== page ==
USA: A large prospective cohort of older women found that consumption of caffeinated non-herbal tea increases the risk for incident rheumatoid arthritis (RA). The study, published in the Journal of Clinical Rheumatology, however, found that there was no association between coffee consumption and incident RA.
Rheumatoid arthritis is a chronic inflammatory disease that affects a person’s joints, causing pain and disability. It can also affect internal organs. RA is more common in older people, but there is also a high prevalence in young adults, adolescents, and even children, and it affects women more frequently than men.
Diman Lamichhane, MedStar Washington Hospital Center, Washington, DC, and colleagues evaluated whether tea or coffee consumption is associated with an increased risk of older-onset RA using the Women’s Health Initiative Observational Study -is a longitudinal prospective cohort study conducted from 1993 to 1998. A total of 185 women self-reported and validated incident cases of RA were observed after 3 years of observation.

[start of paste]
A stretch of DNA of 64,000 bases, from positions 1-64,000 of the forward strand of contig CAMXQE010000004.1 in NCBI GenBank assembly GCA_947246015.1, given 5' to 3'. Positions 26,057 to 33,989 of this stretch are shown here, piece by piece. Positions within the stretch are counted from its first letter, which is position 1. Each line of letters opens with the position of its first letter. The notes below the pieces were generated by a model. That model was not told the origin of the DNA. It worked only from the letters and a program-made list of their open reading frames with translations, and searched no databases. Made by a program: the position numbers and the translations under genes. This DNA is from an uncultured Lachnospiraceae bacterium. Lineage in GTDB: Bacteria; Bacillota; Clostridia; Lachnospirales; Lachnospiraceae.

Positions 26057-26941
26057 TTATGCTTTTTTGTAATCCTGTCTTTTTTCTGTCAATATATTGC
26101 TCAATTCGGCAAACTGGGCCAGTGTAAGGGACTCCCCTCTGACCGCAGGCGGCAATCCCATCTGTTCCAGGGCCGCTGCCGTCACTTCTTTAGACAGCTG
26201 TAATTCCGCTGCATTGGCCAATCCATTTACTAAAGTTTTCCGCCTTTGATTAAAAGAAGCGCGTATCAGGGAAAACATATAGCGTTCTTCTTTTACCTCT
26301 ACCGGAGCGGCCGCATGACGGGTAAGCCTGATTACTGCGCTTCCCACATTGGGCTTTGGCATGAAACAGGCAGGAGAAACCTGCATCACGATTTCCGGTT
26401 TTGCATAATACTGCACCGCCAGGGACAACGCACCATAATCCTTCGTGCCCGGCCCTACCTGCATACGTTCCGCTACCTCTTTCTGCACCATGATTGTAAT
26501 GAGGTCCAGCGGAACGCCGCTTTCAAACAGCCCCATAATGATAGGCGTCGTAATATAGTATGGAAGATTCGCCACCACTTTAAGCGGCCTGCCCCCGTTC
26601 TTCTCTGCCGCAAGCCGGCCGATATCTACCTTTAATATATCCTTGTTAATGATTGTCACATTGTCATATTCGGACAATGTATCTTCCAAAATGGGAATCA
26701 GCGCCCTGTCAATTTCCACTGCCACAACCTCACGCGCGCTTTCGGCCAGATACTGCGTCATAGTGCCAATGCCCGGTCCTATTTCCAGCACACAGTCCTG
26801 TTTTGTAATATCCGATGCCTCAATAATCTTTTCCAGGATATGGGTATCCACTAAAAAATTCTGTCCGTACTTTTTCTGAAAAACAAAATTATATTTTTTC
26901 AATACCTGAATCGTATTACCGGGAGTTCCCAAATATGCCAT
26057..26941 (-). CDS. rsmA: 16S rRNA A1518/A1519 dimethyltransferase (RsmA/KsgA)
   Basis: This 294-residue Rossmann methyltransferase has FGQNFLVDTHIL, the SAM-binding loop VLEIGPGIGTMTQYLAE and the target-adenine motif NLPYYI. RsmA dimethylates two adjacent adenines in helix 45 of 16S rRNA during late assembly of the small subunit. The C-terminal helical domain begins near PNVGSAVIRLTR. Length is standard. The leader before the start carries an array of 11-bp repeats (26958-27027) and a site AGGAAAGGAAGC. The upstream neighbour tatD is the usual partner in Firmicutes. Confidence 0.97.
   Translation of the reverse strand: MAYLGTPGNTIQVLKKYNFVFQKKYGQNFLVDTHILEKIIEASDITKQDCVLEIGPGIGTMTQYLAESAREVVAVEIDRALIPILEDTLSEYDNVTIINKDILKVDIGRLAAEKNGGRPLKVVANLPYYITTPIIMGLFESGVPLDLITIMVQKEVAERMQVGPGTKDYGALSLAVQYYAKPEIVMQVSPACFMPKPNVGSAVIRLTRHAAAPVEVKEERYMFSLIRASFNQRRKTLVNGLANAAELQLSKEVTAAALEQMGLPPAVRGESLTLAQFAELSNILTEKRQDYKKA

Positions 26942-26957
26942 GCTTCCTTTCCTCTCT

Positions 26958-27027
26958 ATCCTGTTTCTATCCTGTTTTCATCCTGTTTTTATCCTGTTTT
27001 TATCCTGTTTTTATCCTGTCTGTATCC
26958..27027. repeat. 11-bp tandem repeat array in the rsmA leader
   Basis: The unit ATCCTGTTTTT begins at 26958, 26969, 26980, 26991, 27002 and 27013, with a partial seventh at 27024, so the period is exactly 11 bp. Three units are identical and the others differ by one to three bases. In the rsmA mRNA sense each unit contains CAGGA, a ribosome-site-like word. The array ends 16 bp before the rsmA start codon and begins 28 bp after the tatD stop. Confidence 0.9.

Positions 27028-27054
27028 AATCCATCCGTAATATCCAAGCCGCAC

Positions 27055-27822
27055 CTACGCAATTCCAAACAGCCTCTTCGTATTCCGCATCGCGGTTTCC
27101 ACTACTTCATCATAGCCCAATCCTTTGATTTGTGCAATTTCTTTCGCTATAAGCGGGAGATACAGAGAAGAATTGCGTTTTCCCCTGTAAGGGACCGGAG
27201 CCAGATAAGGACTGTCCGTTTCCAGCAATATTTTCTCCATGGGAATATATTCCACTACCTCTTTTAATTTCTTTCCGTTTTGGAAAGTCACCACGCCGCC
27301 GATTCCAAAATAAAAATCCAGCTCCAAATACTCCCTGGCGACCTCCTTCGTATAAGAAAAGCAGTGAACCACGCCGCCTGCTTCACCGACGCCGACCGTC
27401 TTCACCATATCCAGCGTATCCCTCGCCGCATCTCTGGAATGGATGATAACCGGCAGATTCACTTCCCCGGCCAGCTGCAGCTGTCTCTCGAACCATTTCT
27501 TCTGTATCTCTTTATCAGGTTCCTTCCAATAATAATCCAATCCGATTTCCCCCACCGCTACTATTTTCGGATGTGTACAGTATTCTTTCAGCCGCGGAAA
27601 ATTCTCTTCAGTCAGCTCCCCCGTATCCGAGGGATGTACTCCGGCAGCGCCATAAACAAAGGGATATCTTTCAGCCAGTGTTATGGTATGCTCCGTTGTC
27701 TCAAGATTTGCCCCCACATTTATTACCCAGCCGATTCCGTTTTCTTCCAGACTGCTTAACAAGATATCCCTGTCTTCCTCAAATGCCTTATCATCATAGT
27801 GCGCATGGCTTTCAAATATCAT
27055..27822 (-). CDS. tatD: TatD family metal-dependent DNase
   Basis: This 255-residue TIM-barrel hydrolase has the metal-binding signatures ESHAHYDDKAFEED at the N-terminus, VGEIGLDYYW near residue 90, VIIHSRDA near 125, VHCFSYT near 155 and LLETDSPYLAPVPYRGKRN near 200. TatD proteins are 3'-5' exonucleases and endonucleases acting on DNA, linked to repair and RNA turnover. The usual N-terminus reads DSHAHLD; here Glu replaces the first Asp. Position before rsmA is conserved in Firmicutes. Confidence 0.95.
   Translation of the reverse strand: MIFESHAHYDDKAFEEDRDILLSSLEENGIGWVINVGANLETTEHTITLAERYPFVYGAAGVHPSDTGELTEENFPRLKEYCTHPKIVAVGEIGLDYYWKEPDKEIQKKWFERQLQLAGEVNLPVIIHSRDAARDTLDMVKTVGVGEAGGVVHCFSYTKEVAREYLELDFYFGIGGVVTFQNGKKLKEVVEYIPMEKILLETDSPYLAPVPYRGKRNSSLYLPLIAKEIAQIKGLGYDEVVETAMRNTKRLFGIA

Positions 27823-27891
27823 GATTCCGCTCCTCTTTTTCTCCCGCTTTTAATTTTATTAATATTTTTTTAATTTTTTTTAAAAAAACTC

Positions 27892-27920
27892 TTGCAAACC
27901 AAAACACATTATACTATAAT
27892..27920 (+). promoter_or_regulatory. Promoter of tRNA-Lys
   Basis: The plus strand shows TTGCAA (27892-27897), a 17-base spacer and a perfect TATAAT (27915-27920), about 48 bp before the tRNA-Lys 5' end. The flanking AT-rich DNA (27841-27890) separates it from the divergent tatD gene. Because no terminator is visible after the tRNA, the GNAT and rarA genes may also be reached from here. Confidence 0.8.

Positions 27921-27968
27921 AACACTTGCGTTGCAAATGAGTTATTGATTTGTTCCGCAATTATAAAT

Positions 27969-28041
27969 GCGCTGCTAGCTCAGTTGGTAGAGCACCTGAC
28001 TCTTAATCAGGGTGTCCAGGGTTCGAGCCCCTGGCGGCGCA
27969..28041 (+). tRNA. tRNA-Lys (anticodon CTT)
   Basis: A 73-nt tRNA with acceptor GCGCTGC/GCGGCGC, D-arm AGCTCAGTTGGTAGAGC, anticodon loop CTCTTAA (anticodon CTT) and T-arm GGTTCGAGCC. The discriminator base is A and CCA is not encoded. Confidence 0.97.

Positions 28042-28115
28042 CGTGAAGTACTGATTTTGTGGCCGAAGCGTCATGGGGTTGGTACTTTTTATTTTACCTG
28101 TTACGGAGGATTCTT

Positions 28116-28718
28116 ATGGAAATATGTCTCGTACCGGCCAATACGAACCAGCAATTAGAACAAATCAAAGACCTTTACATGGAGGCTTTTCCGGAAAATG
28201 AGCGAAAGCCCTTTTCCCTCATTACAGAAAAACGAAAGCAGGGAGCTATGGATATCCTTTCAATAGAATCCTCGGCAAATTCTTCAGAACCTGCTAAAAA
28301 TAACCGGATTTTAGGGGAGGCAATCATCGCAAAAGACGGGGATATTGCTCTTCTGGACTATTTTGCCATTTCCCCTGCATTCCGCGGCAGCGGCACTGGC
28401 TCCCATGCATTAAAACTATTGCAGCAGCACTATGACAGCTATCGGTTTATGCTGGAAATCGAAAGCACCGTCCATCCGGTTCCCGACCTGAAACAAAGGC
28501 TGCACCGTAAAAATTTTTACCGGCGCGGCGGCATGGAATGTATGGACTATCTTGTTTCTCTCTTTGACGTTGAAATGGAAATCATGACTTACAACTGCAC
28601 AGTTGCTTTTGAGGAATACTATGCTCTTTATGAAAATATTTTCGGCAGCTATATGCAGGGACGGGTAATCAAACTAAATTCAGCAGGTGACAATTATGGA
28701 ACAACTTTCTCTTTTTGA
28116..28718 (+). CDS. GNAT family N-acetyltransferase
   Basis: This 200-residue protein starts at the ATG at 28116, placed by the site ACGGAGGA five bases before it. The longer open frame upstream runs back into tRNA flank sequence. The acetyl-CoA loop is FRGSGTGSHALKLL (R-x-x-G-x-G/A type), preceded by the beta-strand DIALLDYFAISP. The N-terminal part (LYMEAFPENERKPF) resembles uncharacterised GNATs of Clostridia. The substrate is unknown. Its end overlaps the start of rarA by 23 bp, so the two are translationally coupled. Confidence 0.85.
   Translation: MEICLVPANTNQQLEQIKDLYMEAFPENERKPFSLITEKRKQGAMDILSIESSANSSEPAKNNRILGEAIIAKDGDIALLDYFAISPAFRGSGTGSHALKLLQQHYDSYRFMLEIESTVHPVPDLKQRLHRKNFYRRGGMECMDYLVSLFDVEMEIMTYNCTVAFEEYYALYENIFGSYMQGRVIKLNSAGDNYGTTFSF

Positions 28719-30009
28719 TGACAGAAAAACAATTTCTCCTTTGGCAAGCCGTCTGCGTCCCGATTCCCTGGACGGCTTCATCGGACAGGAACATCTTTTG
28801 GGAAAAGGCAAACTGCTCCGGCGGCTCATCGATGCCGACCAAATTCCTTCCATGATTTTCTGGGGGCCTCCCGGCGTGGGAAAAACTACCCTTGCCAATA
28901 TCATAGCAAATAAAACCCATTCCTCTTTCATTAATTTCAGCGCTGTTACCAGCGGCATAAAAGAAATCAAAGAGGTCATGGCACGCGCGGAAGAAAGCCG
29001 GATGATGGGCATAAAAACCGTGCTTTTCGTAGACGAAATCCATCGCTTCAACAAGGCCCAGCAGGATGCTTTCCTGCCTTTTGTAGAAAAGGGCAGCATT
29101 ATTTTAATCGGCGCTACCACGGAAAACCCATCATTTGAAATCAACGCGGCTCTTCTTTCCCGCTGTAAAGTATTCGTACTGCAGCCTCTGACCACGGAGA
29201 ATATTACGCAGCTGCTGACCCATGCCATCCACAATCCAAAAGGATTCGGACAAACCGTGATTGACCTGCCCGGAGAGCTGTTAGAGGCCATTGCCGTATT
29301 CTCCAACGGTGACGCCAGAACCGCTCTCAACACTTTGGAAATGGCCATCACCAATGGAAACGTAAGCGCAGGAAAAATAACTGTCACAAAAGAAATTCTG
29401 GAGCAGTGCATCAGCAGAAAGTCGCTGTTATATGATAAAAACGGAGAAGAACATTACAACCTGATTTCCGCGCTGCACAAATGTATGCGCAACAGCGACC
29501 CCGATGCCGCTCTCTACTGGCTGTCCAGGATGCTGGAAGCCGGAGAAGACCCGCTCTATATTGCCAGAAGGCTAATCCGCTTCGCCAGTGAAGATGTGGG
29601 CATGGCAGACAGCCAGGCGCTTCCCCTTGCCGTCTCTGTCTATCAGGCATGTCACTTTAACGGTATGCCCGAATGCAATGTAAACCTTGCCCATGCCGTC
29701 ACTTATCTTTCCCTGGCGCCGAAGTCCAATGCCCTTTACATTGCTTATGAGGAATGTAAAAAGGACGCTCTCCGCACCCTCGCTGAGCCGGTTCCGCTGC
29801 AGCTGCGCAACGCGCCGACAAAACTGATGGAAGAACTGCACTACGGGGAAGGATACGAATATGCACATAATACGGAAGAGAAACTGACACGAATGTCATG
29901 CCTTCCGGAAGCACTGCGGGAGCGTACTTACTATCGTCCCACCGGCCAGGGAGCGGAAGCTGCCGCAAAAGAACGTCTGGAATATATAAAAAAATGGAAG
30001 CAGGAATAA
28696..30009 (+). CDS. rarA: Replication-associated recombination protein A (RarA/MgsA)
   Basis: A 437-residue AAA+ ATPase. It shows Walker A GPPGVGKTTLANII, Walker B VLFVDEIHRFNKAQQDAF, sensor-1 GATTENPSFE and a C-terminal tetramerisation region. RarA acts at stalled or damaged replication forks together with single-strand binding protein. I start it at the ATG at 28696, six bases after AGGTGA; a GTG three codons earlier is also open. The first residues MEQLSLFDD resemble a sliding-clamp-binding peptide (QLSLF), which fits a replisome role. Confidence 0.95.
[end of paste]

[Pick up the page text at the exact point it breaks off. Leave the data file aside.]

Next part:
Key findings of the study include:
- There was no increase in the hazard ratio for incident RA in those participants who drank coffee compared with those who did not.
- The amount of coffee consumed and the method of preparation (caffeinated/decaffeinated; filtered/unfiltered) also did not alter the risk of incident RA.
- There was a positive association of incident RA and caffeinated tea consumption in the trend test.
- When assessing any caffeinated tea consumption versus no tea consumption, the hazard ratio for incident RA was 1.40.
“ In a large prospective cohort of older women, there was no association between coffee consumption and incident RA. A small association between daily caffeinated, nonherbal tea consumption and incident RA was found,” concluded the authors.
For detailed study log on to 10.1097/RHU.0000000000000788